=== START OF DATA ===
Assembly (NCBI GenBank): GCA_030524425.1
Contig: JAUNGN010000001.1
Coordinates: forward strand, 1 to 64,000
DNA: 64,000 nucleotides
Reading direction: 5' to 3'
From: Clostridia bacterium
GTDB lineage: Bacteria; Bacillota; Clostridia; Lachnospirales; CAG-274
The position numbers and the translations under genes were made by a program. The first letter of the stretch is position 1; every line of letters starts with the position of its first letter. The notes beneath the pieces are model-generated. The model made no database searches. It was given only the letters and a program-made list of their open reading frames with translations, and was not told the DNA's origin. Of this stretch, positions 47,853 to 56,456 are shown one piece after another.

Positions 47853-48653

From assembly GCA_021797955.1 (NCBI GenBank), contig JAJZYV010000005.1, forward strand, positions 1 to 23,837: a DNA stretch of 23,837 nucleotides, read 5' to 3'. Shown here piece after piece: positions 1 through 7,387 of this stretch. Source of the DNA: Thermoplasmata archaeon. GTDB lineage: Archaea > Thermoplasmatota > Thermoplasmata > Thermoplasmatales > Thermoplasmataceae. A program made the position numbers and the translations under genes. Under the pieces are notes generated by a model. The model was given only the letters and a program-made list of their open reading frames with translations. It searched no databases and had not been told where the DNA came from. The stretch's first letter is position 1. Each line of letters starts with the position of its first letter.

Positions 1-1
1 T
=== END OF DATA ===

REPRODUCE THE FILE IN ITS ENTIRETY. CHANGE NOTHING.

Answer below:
Assembly (NCBI GenBank): GCA_030524425.1
Contig: JAUNGN010000001.1
Coordinates: forward strand, 1 to 64,000
DNA: 64,000 nucleotides
Reading direction: 5' to 3'
From: Clostridia bacterium
GTDB lineage: Bacteria; Bacillota; Clostridia; Lachnospirales; CAG-274
The position numbers and the translations under genes were made by a program. The first letter of the stretch is position 1; every line of letters starts with the position of its first letter. The notes beneath the pieces are model-generated. The model made no database searches. It was given only the letters and a program-made list of their open reading frames with translations, and was not told the DNA's origin. Of this stretch, positions 47,853 to 56,456 are shown one piece after another.

Positions 47853-48653

From assembly GCA_021797955.1 (NCBI GenBank), contig JAJZYV010000005.1, forward strand, positions 1 to 23,837: a DNA stretch of 23,837 nucleotides, read 5' to 3'. Shown here piece after piece: positions 1 through 7,387 of this stretch. Source of the DNA: Thermoplasmata archaeon. GTDB lineage: Archaea > Thermoplasmatota > Thermoplasmata > Thermoplasmatales > Thermoplasmataceae. A program made the position numbers and the translations under genes. Under the pieces are notes generated by a model. The model was given only the letters and a program-made list of their open reading frames with translations. It searched no databases and had not been told where the DNA came from. The stretch's first letter is position 1. Each line of letters starts with the position of its first letter.

Positions 1-1
1 T